Commonalities

 

I have written about the longing for connection in a previous post, but there is an aspect of it that I have always wanted to take a bit further. That is commonalities. Living in Miami for so many years since childhood, I had become accustomed to a very eclectic group of people. Even though each area has a higher concentration of a specific group of people, for the most part you are surrounded by a fruit salad of races, ethnicities, personalities, etc. This causes people to relate to each other on how they don’t relate to each other. In other words, it’s their differences that makes the connection. When I started traveling, I realized that this is not the case everywhere else, and this only holds true as long as your differences still fit inside the BOX, the standard model of how an American life should be lived.

When people meet, the sharing of stories causes commonalities to emerge and that usually leads to further encounters. There’s a hindrance to this classic model. And that is living outside the box. It’s sort of like traveling at different speeds on a highway and trying to roll down your window to speak to the other driver. Each person runs at a different speed on that highway and depending how different your speed is, they may never be able to see you. So many times, I’ve had long stays in towns, have met amazing people, and have not seen them again. I merit this to the lack of commonalities in lifestyles. Most people usually have fully planned days months ahead, and don’t have the wiggle room to adapt their schedule, or since you are not a permanent fixture in their life, you become a non-priority. So unless you are flowing with traffic, you will not come across them again.

Somehow this theory doesn’t offer much comfort, for it’s not by logic that the longing for connection is even there. It’s an innate raw emotion that almost seems to have a mind of its own. It does help in my search for connection. Apparently at least one commonality seems to be necessary and that is traveling at the same speed, which requires finding someone who is outside the box like you are. Which is no easy task when you have stripped what holds you together with a community, like I have. So quite the challenge, but a challenge I accept.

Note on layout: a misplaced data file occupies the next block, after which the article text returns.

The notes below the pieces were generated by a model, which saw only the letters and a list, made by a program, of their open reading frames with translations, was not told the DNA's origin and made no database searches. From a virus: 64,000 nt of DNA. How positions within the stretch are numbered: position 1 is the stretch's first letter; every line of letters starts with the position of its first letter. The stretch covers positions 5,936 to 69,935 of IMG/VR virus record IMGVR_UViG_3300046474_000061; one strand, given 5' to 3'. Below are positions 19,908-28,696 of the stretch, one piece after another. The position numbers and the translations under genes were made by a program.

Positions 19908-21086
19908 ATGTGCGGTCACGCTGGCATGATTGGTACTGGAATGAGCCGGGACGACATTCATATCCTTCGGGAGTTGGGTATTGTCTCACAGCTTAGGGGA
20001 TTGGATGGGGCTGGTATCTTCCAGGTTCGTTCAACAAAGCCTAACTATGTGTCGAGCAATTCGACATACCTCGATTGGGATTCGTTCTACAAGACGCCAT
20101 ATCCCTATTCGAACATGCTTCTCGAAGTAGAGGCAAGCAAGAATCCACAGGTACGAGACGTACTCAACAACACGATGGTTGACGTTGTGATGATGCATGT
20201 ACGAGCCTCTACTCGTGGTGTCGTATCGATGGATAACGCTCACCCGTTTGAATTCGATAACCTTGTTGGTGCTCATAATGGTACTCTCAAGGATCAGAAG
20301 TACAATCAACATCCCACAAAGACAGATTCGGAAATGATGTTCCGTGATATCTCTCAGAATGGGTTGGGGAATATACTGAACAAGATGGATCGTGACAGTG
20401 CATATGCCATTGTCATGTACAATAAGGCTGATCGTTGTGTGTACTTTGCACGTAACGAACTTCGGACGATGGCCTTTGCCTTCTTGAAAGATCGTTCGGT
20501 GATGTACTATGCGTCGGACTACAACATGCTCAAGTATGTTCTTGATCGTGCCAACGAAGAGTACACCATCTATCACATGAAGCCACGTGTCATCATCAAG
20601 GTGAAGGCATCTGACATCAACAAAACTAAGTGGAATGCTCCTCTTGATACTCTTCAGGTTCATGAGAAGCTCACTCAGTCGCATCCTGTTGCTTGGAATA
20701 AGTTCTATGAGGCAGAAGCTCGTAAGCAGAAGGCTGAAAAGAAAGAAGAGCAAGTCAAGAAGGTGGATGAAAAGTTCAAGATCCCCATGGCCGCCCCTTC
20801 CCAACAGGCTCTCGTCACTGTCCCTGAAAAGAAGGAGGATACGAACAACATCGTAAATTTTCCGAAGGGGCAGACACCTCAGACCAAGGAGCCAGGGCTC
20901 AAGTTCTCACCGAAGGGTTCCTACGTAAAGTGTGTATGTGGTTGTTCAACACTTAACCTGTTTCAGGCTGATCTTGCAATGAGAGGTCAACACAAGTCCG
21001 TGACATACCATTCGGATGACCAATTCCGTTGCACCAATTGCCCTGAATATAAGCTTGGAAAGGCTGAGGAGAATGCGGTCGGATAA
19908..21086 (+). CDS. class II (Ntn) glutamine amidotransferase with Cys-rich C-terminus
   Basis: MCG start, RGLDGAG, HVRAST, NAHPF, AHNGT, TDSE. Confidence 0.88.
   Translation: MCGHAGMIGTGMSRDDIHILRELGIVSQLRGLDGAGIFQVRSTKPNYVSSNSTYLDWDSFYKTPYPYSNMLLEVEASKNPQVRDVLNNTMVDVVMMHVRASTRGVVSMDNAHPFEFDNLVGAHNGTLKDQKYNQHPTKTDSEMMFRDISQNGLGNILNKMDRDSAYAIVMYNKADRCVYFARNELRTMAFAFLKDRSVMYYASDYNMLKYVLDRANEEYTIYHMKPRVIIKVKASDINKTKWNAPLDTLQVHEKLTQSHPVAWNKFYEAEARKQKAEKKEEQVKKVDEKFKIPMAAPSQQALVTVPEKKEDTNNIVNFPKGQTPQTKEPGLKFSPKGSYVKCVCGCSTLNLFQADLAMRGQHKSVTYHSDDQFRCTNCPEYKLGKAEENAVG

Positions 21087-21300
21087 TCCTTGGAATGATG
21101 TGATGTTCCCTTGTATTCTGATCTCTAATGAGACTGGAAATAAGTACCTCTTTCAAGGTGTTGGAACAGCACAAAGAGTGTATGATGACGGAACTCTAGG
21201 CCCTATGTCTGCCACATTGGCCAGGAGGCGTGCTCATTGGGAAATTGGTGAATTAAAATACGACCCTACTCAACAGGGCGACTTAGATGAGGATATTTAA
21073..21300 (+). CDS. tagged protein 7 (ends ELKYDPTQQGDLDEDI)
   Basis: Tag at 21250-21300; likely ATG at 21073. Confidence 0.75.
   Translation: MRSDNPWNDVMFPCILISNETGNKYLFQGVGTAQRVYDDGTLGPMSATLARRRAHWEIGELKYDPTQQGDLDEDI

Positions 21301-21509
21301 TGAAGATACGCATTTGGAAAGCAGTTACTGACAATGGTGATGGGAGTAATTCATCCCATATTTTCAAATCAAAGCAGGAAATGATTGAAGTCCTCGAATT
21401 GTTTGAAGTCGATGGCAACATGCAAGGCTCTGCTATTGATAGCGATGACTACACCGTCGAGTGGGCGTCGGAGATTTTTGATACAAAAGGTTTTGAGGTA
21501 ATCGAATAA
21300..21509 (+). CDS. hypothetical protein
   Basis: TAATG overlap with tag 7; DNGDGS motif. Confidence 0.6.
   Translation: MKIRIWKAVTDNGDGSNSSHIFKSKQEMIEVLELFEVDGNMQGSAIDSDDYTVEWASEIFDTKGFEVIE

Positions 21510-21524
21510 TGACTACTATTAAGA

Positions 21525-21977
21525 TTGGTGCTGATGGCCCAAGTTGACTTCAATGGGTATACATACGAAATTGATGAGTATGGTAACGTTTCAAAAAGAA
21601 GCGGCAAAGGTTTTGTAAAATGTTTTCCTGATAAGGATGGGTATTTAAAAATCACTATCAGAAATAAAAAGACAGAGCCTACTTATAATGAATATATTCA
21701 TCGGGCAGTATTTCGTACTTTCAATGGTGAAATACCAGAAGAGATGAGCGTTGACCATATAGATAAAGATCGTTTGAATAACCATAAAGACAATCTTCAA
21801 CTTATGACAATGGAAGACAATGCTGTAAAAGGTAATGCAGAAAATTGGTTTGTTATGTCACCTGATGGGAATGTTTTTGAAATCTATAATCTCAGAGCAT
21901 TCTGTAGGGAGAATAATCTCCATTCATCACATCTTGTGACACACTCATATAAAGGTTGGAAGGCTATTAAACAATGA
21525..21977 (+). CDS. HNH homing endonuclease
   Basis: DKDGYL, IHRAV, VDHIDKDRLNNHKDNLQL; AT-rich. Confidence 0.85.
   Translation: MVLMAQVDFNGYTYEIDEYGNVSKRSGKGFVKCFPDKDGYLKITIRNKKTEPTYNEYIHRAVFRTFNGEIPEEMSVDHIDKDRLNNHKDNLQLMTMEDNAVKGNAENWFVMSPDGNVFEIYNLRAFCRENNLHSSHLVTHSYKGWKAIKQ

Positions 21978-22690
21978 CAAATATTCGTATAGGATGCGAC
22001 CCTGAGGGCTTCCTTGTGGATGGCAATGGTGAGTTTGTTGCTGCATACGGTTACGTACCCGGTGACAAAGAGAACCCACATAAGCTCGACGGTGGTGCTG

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ABOUT BLOGGER

Karen Matamoros is a homeschooling coach helping parents transitioning to home education, homeschooling, unschooling or worldschooling to create flow in their daily lives and cultivate the relationship with their children. She is also the founder of Project: KAring, an alternative education portal for kids focused on the body, mind, and soul. She created this community to make free form education easily accessible to every child, though a directory, forums and scholarships. A few years ago, she decided to sell her 6-figure business to start unschooling her two daughters on the road full time and has been traveling the world ever since.

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